Almost 20 years since harmful market-timing trading in mutual funds was first exposed by U.S. authorities, an Ontario court has found that fund managers breached their duties to investors when they failed to prevent market-timing trading by allowing hedge funds to use their funds to engage in the practice.
In the fall of 2003, New York’s attorney general brought the first enforcement action alleging that mutual fund companies were allowing hedge funds to use their funds in arbitrage trading that harmed long-term investors in those same mutual funds. That discovery led to a series of regulatory investigations and enforcement actions in both the U.S. and Canada.
Later, a class action was filed against the five major fund managers that had reached settlements with the Ontario Securities Commission over the practice — IG Investment Management Ltd., CI Mutual Funds Inc., Franklin Templeton Investments Corp., AGF Funds Inc. and AIC Ltd. Three of those five firms have since settled.
This week, Ontario’s Superior Court of Justice ruled that the other two, CI Mutual Funds and AIC, breached their duty of care to prevent market timing in their funds.
“There was ample evidence before me to demonstrate that the standard of care during the class period required the defendants to be aware of the dangers of frequent trading in and out of their funds and take reasonable steps to prevent it,” the decision said.
The harm that frequent trading causes long-term unitholders “has been known for decades,” it added.
While the mutual funds’ prospectuses warned about the harm from frequent trading and threatened 2% fees to prevent it, “the defendants not only failed to take steps to prevent frequent trading or charge the fees set out in their prospectuses when it occurred, they facilitated frequent trading by entering into ‘switch agreements’ which allowed certain investors to switch in and out of funds for a fee of only 0.2%,” the court noted.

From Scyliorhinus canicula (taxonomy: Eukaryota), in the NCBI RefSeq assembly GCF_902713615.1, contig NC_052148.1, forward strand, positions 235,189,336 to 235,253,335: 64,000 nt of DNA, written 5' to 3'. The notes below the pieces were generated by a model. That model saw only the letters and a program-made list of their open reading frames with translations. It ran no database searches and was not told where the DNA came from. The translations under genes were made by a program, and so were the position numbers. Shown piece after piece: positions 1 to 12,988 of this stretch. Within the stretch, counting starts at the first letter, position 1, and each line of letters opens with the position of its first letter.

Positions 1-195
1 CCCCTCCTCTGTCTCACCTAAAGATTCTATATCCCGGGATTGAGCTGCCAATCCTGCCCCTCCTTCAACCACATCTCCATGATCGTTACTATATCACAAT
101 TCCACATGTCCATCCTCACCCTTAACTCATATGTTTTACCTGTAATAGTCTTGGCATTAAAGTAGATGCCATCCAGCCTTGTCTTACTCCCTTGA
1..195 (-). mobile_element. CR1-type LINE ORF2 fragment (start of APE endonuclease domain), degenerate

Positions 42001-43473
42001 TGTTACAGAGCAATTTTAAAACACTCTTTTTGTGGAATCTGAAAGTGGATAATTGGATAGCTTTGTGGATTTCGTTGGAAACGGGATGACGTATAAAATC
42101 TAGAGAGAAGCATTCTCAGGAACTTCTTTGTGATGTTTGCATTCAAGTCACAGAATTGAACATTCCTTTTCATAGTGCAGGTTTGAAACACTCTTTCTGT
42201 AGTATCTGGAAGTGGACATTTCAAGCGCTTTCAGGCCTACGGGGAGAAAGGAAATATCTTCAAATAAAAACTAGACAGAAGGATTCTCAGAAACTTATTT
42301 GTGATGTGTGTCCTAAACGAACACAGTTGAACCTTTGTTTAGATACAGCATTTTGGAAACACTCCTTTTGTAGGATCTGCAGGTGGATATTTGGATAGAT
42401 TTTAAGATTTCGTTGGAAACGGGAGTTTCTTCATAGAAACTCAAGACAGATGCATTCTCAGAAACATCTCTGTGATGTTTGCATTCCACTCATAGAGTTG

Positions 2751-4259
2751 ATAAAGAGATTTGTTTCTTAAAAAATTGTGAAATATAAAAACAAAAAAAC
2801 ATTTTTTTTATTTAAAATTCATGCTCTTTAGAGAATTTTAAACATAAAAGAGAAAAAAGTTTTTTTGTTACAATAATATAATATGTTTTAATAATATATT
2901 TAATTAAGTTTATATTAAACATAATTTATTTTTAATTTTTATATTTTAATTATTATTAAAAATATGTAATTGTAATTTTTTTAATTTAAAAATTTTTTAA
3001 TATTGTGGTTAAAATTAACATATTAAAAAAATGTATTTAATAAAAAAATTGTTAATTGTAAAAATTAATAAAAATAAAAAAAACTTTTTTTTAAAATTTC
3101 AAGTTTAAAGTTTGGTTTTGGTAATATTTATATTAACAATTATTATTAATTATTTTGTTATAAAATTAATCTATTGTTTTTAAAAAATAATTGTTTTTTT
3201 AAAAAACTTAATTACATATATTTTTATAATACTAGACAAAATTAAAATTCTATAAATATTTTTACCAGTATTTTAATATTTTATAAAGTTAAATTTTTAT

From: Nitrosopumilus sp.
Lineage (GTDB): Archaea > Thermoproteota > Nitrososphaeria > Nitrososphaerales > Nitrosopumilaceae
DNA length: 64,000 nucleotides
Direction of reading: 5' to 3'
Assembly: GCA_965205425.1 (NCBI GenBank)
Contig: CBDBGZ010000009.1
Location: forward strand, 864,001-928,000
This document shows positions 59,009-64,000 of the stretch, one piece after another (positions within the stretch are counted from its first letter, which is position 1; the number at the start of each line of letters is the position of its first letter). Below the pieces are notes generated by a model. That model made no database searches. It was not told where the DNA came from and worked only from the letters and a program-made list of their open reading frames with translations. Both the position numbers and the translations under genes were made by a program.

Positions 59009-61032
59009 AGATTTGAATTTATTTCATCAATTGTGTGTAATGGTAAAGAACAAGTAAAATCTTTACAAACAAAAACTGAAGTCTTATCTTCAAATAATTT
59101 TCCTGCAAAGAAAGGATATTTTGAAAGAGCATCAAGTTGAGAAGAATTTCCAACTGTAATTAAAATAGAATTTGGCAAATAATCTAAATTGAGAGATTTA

According to the court’s ruling, the firms argued they weren’t aware that the frequent traders were engaged in “time zone arbitrage.”
However, the court found that the specific form of market timing didn’t matter — it was the frequent trading that harmed long-term investors.
“Had the defendants taken steps to prevent or prohibit frequent trading, they would have prevented time zone arbitrage as well,” it said.
At the same time, the court ruled that while the fund firms were negligent, they did not breach their fiduciary duties to investors.
“I do not find that their negligence rises to a breach of honesty or good faith,” the court said in its decision.
“The defendants may have acted with considerable hubris in thinking that their own ‘knowledge’ of the market was superior to that of experienced, sophisticated hedge funds. They acted with a lack of knowledge that fell below the standards of care in failing to recognize the dangers of frequent short-term trading. They acted with carelessness in failing to understand what the frequent traders were telling them. They acted negligently in failing to examine past or current trading records to test their random walk thesis, but I am not persuaded that they acted in breach of their fiduciary duties,” it said.
Based on the finding that the companies breached their duties of care, however, the court directed the case to proceed to a trial to determine investors’ damages.